hmmmm yeah why does it have problems with rotation though? even if like you make a brush in the shape of a scale and set angle to direction in the brush dynamics, it does not work with the mixer brush but it works with the normal brush
Also how the hell do you use it to blend xD I have not worked it out yet xD (and can you blend with it without loosing texture? like IDK if you used a textured brush to blend it? xD)
I use it for the first phase of blending, but I guess it can be used for textures too, if you play with the settings (of the mixer brush, not its brush). I just use the default options, draw hard shading and then blend the edges
There are many stages of painting, it's not like your picture should look realistic on every of them. The mixer brush is great for setting the lighting, so yes, for ambient occlusion, shadow areas, and so on. You take a hard brush, paint white where the light hits the strongest, black where it doesn't hit the object at all, grays in between, and then you blend them with the mixer brush. After this stage your shading will look very smooth and unnatural, but you can now easily add texture/fur/details, because the lighting is so neatly defined (yes, this is a recipe for grayscale painting, but you can modify it for color, too)
unfortunately, Photoshop won't let you create a colorful brush. Photoshop brushes are made just of color and the lack of color, so you can't even add some highlights to them - if you use white on your brush, it just will be transparent. You should try Illustrator, it's not that hard as it looks. It's especially good if you don't have a tablet, because it smoothes out the lines drawn with a mouse.
These are my old works drawn in Illustrator without a mouse (I usually added colors in Photoshop after I was done with the lines): fav.me/d387vvy fav.me/d2wzg4e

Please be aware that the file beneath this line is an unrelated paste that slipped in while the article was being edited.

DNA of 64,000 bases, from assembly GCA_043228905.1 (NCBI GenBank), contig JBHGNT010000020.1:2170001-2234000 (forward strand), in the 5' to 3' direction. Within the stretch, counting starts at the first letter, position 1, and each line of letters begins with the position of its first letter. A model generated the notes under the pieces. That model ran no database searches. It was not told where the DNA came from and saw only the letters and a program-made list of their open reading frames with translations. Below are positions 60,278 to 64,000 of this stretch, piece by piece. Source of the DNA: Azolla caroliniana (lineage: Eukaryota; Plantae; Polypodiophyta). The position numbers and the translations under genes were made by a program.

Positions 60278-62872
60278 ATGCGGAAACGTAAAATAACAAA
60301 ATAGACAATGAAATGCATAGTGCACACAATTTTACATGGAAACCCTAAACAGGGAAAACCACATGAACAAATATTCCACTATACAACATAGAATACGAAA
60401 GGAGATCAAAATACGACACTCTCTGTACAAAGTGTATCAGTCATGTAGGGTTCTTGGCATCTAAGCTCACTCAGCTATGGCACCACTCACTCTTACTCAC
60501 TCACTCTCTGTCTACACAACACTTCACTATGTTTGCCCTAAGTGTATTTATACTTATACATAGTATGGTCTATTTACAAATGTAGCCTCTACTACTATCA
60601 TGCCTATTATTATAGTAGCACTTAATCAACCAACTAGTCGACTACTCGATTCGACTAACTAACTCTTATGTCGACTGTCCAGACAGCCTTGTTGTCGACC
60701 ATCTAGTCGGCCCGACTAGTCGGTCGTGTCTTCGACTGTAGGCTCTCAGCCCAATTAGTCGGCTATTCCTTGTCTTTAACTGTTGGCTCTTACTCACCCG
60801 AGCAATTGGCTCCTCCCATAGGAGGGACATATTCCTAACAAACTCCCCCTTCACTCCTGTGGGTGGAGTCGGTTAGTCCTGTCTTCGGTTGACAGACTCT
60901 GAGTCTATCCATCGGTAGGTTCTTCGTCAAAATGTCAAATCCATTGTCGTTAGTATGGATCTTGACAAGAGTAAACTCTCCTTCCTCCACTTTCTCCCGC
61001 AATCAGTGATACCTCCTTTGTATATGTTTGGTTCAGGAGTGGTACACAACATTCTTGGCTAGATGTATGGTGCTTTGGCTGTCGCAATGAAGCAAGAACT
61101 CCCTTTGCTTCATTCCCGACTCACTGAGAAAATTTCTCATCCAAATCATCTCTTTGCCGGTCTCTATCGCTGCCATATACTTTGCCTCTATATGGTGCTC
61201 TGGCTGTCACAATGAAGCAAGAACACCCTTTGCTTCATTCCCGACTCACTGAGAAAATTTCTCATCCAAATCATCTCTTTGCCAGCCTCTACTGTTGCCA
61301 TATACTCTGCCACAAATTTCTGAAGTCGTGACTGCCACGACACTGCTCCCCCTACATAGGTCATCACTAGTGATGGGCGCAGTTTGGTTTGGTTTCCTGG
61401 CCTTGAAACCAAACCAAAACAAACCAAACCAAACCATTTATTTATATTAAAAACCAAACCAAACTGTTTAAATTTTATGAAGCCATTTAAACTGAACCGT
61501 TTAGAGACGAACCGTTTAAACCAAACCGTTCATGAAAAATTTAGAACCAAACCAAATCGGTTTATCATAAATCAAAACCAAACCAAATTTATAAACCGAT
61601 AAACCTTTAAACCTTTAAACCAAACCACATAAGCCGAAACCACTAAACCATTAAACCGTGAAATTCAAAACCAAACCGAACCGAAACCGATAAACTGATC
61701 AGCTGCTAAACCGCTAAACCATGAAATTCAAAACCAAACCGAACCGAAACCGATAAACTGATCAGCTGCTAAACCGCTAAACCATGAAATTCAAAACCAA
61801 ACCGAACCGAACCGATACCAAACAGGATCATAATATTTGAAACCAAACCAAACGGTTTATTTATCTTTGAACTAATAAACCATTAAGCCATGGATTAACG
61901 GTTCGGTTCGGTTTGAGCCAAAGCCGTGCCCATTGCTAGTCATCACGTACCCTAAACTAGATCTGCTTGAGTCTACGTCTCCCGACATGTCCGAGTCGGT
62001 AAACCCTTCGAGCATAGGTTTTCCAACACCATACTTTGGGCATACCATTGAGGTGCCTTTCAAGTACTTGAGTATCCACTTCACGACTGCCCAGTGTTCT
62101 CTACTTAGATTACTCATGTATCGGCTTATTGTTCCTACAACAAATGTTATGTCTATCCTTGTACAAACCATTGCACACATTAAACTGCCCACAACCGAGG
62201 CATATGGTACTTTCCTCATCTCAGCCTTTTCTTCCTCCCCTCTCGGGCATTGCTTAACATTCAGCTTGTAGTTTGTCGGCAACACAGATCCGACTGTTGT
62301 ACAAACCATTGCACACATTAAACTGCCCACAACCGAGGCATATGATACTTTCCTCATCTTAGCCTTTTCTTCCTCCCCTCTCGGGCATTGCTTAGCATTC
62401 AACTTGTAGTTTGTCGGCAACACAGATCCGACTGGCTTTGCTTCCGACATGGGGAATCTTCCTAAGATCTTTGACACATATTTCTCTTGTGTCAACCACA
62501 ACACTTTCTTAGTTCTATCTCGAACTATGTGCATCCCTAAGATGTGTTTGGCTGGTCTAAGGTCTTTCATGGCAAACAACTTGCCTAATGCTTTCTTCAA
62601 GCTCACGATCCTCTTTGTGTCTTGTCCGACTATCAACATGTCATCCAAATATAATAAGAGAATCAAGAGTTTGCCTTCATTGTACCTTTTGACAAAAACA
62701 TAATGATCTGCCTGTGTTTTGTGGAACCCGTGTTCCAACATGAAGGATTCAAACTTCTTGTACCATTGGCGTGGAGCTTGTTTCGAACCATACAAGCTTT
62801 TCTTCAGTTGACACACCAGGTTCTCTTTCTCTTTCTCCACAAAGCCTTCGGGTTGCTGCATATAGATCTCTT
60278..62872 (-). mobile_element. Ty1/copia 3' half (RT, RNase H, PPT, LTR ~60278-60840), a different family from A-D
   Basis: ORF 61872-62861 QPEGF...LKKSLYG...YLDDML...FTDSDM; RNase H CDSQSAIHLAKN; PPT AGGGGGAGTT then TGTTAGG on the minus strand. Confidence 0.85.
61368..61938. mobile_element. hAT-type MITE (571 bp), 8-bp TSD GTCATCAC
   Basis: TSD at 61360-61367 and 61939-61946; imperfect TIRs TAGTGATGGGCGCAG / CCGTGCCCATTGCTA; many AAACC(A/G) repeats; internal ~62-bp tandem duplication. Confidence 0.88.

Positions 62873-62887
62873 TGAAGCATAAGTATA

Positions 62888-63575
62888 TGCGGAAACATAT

The main difference between Photoshop and Illustrator is in Photoshop you create your picture with dots (every lines is made of dots). Everything you draw on one layer is the same object. In Illustrator you draw with objects - a line is a line, you can modify it after drawing, move it, change colors, and resize endlessly without any loss of quality. In other words, Photoshop is for drawing, Illustrator for building. You can try one of these tutorials for start: mashable.com/2010/08/19/adobe-…
Yeah, I know what vector software is, I am just not a fan of them, I dunno if Illustrator will be different, But I used a program called Serif DrawPlus (it is basically a vheaper version of Illustrator) for a year before coming to Photoshop and gosh, now I NEVER want to switch back. the only thing I liked about it was its animation was easier to use than in Photoshop.#Hmmm, I will try that link you sent, thanks!
Well, most people are afraid of Illustrator because they don't understand how it works. They just try to draw, and it doesn't feel like real drawing. Illustrator's interface is really similar to Photoshop's, so you shouldn't have any problems with it For me it's completely different form of creating, something mathematical. Photoshop is a simulation of real drawing, but Illustrator is better than that, it's a new level of drawing! Look at that dragon again and think how much time you'd need to spend on this in Photoshop And this, look at this: www.vectordiary.com/isd_premiu…
Ehm, I may sound like a crazy fan, but I heard too many people complaining about Illustrator without understanding it. If you don't like vectors, it's ok, but I think it's really worth trying.